As AI continues to gain popularity, it will have to be regulated to build confidence
Just as with money, artificial intelligence (AI) can be used for both good and bad things, so it makes sense that leaders are starting to make efforts to ensure this potentially huge industry is regulated and properly promoted. Recently, a German government official said that the European Union (EU) may need one agency to regulate AI with the intention of helping people trust this technology and realize its economic potential. The comment was made by Justice Minister Christine Lambrecht last Tuesday at the European Parliament committee in Brussels.
Lambrecht exposed the need of this regulatory agency while she was presenting her priorities for Germany’s six-month presidency of the 27-nation EU through December. According to her, there is still “a great deal of skepticism” from consumers towards the data that is being processed using AI. During the conference, which took place virtually, Lambrecht told the committee, “A uniform legal framework for artificial intelligence is very important. Whether there we perhaps need a European solution through a European agency potentially with enforcement capacity — for AI I think that would certainly be a suggestion that’s worth thinking about.”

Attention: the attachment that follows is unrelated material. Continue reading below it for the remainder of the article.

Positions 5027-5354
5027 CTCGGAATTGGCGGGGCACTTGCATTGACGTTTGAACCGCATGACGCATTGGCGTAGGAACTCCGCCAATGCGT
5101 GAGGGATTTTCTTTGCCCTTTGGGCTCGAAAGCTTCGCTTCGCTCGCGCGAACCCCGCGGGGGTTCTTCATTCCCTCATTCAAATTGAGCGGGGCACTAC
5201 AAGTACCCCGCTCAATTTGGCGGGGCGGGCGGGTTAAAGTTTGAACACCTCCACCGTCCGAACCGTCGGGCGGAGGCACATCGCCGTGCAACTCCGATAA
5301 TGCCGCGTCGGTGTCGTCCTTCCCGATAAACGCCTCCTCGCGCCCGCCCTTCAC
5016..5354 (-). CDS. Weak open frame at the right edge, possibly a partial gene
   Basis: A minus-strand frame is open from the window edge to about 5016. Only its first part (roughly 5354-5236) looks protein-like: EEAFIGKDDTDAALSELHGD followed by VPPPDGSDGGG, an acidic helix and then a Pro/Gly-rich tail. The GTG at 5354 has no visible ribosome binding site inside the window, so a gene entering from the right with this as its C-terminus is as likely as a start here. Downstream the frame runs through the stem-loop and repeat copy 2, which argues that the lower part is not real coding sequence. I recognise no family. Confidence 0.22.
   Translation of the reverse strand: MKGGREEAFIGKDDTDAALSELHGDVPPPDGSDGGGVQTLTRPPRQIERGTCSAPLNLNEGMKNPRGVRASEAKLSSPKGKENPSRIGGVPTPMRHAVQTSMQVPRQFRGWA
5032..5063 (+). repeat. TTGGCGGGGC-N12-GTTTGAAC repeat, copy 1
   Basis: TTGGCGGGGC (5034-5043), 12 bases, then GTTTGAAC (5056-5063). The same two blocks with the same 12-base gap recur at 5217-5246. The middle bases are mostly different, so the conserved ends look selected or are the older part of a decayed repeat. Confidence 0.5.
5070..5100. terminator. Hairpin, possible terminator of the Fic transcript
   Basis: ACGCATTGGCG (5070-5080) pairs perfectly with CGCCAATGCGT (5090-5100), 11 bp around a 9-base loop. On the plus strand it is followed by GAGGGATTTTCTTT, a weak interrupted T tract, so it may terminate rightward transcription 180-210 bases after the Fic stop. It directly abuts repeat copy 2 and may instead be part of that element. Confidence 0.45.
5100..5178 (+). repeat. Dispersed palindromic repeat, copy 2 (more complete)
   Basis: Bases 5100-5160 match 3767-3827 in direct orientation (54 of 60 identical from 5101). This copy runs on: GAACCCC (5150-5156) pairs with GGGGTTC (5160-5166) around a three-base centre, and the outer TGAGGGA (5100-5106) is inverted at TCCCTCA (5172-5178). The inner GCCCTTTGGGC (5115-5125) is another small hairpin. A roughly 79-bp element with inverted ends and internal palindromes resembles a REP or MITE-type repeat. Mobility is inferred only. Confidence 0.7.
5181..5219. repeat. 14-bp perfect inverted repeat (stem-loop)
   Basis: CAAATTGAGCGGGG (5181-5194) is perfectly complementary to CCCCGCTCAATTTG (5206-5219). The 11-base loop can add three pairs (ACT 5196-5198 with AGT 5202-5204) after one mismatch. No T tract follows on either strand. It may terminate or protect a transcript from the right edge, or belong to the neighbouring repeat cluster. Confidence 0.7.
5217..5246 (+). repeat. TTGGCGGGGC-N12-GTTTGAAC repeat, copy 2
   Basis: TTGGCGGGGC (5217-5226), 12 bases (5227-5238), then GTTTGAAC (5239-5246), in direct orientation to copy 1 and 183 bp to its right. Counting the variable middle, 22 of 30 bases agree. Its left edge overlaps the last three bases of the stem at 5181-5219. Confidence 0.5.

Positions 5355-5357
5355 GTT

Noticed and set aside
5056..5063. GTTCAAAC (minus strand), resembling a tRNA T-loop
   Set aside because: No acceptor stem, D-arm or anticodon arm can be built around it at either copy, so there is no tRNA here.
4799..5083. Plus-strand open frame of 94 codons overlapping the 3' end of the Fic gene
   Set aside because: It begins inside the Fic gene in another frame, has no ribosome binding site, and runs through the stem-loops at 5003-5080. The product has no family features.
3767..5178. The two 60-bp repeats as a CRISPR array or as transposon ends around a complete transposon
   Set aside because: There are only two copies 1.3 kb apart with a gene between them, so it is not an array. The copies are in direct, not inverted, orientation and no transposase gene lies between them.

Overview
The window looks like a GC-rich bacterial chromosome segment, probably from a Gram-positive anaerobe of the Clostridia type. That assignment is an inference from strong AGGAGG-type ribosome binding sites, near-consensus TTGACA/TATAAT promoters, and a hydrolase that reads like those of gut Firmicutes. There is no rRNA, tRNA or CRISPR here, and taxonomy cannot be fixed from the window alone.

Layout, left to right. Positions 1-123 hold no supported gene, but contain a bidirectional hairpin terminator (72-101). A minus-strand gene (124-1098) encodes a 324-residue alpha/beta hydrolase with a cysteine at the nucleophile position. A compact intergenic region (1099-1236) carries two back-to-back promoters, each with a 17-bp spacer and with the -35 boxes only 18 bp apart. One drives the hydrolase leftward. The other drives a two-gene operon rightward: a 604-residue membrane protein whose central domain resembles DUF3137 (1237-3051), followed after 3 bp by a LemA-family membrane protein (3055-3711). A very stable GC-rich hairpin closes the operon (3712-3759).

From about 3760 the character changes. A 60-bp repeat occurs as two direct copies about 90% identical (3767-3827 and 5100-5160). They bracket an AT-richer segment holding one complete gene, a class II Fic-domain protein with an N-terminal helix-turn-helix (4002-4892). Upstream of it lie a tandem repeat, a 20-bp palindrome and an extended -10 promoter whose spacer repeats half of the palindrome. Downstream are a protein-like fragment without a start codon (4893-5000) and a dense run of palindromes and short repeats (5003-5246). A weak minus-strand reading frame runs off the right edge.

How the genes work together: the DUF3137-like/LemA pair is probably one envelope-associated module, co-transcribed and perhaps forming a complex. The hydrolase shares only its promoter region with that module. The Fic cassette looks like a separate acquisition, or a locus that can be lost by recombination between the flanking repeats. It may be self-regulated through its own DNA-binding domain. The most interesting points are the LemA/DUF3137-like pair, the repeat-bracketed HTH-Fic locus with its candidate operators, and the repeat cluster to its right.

The EU has been making some considerations regarding the impact of AI, and now aims to be among the first jurisdictions to regulate this technology. Currently, AI has been immersing in more fields such as health, policing and transport, so it makes sense that the future will bring along new legal requirements for the industry, including testing by authorities before allowing a deployment.
As a result of this meeting, an executive arm of the EU, the European Commission, has the mission to develop a proposal on AI as soon as the end of the year.